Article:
Republican Governor Rick Snyder has announced his administration will end providing bottled water to Flint residents based on water quality testing, despite tens of thousands of homes still needing lead water line replacements.
“People are still using the (bottled) water to bathe, cook, (and) shower. Students at school are still relying on bottled water to drink, and this is just a slap in the face,” Nayyirah Shariff, the director of Flint Rising, told Great Lakes Beacon. “It’s telling the whole community they’re on their own.”
The decision comes just days after the state approved a permit from Nestle to substantially increase the amount of water the company pumps from one of its northern Michigan wells despite some 80,000+ comments in opposition to that permit, as well as various concerns raised by environmental groups about the impact to nearby lakes and streams.
Flint has been working to replace all the known lead service lines in the city in the wake of the water crisis. A Snyder-appointed emergency manager made the decision to perform the 2014 switch of Flint’s drinking water source from one longtime partner that treated the water to the city’s own river, which was untreated in its distribution, in an effort to save the city money.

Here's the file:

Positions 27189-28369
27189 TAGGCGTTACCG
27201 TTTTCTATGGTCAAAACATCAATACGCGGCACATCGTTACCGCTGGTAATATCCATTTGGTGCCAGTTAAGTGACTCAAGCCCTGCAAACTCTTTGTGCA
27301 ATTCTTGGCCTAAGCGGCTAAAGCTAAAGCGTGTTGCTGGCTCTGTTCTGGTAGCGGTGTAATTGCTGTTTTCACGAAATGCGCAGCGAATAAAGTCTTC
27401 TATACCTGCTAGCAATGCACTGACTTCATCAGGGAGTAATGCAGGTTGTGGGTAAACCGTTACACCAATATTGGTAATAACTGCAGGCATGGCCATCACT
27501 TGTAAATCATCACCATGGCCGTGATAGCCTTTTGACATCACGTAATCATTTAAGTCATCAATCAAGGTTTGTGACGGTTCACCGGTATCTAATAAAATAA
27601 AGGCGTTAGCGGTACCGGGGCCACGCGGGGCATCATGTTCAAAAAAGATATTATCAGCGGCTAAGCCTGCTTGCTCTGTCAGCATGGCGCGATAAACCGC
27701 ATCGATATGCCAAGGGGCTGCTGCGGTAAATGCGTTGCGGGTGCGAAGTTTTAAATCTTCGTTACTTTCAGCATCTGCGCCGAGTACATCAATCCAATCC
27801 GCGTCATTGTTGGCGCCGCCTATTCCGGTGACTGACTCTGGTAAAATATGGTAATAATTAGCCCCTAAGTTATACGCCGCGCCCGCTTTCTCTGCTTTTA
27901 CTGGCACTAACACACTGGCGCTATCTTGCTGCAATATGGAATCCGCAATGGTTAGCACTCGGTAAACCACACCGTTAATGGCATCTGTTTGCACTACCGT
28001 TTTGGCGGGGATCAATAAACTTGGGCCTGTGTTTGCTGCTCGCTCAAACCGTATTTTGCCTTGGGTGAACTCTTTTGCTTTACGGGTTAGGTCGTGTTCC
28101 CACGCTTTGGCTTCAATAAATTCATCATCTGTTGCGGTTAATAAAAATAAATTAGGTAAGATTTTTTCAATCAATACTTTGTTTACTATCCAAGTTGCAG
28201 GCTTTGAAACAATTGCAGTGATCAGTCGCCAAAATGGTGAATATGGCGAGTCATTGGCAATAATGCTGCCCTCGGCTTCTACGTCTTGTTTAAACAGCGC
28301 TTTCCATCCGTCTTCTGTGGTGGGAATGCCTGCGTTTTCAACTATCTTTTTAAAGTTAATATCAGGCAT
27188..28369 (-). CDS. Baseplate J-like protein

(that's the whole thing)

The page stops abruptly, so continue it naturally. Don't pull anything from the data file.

But the state has been paying substantially more for that decision since it was exposed that extremely high levels of lead contaminated the drinking water.
In February, Flint Mayor Karen Weaver announced plans to continue the lead and galvanized pipe replacement program – known as FAST Start – and estimated about 12,000 remaining homes in Flint still needed to be tended to. The project doesn’t expect to wrap up until sometime in 2019.
“They’re not all replaced and the water is still unsafe to drink. This action is very premature,” Shariff said of Snyder’s decision.
Earlier this week, Snyder also announced the city would no longer be under state control.
Snyder based his decision to end providing bottled water on what his administration says is “nearly two years of (Lead and Copper Rule) data and thousands of other tests” that show Flint’s water is testing the same as, or better than, similar cities across the state.
But part of the problem with that assessment is that the Lead and Copper Rule itself is flawed. Dr. Marc Edwards, one of the key whistleblowers in Flint’s water crisis, has himself said that meeting the federal Lead and Copper Rule Standard is nothing to brag about, because the rule is substantially out of date.
Senate Minority Leader Jim Ananich (D-Flint) has pushed for Michigan to have its own, better version of a Lead and Copper Rule that addresses that. He was shocked by the governor’s decision on Friday.
“It’s beyond belief that the governor expects the folks in Flint to trust the government now, when they lied to our faces about lead in our water just a few years ago. That trust was broken, and families in Flint still don’t feel that the water in their homes is safe to drink,” he said in a statement. “We won’t feel safe drinking our water until every bad pipe is replaced, and the administration that caused this disaster needs to make sure bottled water stays available until that happens.”